It is important to set realistic expectations with a regime early in the process when deciding how long to apply pressure. If an offending regime is given specific demands, there are clear steps that can serve as a benchmark for progress. If a regime then fails to take those steps, it does not mean that its relationship with the United States can never change, but it means that the relationship should not return to what it was before. Additionally, U.S. pressure can continue to be directed toward specific individuals—for instance, the officials directly involved in carrying out the mass atrocities in Myanmar—or on specific aspects of the relationship, such as the arms embargo against China.

Supporting democracy and human rights over the long term

There are other steps that the United States can take to advance democracy and human rights in Asia. The United States can attempt to strengthen global multilateral mechanisms, such as the Community of Democracies, and rejoin the U.N. Human Rights Council. It can open its doors to more refugees and asylum-seekers and, most importantly, improve its track record on democracy and human rights at home.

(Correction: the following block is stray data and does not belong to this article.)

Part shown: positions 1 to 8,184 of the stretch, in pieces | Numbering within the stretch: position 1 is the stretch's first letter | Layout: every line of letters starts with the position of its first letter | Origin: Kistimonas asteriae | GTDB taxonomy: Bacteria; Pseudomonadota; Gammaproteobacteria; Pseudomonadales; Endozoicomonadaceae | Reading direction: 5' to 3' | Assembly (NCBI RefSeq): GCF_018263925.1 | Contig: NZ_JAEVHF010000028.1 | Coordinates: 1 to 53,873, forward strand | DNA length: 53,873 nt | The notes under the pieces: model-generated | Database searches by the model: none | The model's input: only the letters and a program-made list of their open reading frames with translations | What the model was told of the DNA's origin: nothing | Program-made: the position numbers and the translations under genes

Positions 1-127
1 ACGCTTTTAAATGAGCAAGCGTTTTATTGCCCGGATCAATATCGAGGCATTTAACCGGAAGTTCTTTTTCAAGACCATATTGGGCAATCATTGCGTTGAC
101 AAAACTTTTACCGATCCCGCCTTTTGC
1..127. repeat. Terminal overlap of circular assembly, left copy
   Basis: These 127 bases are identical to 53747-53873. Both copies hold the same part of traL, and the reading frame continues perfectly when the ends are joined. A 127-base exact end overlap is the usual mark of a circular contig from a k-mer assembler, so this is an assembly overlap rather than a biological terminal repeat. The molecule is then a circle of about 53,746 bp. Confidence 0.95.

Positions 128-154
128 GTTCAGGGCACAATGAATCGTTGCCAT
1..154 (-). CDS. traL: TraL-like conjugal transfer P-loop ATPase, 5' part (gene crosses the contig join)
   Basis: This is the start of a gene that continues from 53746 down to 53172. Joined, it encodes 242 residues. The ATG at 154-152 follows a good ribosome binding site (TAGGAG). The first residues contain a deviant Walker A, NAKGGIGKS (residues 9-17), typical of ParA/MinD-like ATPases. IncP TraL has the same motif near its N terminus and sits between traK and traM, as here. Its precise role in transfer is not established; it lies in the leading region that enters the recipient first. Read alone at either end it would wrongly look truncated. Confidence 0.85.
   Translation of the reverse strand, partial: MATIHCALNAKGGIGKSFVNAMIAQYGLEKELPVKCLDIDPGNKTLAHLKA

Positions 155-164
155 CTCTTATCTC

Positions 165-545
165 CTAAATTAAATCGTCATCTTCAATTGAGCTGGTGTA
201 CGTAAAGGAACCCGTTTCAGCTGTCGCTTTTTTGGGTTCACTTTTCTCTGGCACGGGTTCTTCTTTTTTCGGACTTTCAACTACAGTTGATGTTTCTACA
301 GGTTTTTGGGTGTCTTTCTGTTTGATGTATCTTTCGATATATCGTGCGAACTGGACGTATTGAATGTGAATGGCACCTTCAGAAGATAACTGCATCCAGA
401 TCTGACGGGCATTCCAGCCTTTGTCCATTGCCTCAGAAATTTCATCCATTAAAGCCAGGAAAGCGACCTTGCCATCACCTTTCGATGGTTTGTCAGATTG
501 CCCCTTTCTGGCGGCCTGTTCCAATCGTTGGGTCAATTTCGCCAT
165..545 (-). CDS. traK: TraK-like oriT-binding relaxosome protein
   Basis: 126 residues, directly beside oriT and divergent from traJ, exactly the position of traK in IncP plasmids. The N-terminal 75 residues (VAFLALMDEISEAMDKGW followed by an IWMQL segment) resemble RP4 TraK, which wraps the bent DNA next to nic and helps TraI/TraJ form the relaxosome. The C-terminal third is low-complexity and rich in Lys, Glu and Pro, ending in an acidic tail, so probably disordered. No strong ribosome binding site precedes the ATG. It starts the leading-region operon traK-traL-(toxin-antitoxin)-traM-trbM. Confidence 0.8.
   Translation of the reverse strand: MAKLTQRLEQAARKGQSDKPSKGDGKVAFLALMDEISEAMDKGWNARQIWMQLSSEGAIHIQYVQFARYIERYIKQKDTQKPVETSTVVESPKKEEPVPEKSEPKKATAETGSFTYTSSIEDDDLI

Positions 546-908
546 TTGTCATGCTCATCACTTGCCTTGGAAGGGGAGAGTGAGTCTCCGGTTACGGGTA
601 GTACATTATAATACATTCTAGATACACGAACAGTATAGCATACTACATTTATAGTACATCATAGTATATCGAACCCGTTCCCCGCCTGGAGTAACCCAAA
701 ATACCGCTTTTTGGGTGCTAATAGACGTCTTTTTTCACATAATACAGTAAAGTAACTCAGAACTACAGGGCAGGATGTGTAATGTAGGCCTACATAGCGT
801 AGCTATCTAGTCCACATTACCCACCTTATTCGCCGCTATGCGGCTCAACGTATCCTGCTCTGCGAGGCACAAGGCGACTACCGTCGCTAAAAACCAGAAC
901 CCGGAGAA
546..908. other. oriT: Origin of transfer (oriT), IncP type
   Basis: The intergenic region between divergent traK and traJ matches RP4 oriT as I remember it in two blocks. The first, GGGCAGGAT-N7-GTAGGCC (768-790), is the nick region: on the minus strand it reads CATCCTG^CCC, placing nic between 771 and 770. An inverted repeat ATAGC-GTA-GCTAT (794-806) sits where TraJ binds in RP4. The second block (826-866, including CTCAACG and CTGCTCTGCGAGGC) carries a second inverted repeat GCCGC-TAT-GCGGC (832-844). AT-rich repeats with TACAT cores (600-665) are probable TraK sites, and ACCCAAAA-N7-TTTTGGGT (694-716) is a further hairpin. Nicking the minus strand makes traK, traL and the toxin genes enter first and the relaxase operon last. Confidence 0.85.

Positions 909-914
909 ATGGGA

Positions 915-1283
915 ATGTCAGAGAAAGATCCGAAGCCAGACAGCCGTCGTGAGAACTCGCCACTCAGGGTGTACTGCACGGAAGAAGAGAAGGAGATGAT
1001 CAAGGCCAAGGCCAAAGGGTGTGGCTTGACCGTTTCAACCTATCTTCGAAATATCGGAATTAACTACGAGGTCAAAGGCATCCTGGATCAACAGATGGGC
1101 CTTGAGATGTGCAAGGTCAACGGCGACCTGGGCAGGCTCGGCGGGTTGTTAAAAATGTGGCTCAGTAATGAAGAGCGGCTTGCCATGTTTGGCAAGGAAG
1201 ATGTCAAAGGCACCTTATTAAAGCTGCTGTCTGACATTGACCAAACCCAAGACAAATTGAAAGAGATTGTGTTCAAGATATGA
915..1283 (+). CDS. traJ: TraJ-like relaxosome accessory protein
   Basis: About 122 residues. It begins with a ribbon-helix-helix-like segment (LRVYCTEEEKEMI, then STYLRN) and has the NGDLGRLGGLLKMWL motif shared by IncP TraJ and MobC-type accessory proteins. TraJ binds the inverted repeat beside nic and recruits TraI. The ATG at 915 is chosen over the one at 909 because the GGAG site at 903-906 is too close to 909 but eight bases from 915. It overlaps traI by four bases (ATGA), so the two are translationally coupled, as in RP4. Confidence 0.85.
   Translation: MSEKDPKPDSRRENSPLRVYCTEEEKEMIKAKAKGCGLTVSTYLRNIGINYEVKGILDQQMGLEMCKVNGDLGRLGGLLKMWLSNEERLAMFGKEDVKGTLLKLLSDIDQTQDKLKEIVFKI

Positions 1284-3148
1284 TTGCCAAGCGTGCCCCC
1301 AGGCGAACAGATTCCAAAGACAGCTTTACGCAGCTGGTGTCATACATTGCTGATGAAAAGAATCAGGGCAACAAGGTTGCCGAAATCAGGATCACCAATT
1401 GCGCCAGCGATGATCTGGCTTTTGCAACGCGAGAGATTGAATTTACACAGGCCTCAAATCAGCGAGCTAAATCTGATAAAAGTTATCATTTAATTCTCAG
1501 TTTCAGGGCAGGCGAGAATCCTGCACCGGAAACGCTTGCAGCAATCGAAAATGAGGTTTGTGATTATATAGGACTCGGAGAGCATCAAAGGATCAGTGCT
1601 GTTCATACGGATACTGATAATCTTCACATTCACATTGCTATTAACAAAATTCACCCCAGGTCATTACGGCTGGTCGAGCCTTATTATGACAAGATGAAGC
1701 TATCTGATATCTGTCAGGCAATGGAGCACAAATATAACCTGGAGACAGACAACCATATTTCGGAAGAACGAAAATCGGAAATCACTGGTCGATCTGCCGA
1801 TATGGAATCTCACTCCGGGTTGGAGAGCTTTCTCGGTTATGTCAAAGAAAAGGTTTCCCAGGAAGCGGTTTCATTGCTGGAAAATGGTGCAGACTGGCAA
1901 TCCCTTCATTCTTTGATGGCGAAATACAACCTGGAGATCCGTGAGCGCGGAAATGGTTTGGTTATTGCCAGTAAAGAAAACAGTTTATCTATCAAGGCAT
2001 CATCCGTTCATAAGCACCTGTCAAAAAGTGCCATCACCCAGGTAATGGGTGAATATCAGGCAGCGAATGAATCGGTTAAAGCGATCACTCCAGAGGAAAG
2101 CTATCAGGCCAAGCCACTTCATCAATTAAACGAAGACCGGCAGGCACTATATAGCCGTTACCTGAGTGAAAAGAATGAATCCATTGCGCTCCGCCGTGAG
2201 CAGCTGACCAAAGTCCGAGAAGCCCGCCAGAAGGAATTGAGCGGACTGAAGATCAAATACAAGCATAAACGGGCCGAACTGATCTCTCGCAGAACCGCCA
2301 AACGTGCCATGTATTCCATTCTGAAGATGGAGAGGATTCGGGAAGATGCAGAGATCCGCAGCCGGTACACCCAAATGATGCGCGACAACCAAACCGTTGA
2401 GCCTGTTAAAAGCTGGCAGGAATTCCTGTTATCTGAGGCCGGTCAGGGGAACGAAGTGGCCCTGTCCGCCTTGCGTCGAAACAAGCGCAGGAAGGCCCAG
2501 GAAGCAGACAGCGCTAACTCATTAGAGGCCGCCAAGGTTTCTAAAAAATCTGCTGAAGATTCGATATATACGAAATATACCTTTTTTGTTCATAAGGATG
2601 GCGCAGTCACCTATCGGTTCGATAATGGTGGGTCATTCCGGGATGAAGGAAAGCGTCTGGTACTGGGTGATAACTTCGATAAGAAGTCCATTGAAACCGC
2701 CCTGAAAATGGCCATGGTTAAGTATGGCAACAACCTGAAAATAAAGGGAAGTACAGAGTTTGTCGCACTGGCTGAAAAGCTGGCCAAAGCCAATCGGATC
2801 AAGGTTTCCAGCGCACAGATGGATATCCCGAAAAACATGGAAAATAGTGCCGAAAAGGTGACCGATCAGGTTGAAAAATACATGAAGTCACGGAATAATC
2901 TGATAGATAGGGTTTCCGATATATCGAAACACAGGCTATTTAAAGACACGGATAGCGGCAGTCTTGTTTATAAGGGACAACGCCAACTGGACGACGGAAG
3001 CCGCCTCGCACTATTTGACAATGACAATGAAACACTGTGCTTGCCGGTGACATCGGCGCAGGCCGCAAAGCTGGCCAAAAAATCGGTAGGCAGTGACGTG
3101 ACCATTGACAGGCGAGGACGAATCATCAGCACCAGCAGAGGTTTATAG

In Asia, the United States should forge closer bonds with the region’s democracies, aiming to both strengthen existing democracies in Asia and enable them to coordinate more effectively on behalf of democracy and human rights throughout the region. During the George W. Bush administration, the United States started an informal network with a similar aim called the Asia-Pacific Democracy Partnership, but the effort languished.27 Recently, the Quadrilateral Security Dialogue—comprising the United States, Japan, Australia, and India—resumed meeting at a senior-official level with the goal of forging a strategic partnership among four of the largest democracies in Asia with veiled intentions of countering China’s regional influence.28 Whatever the forum, the United States must find ways to bring together the democracies of Asia—quietly, conspicuously, or both—to forge shared approaches to democracy and human rights in the region. To that end, the United States, in concert with Asian allies, should: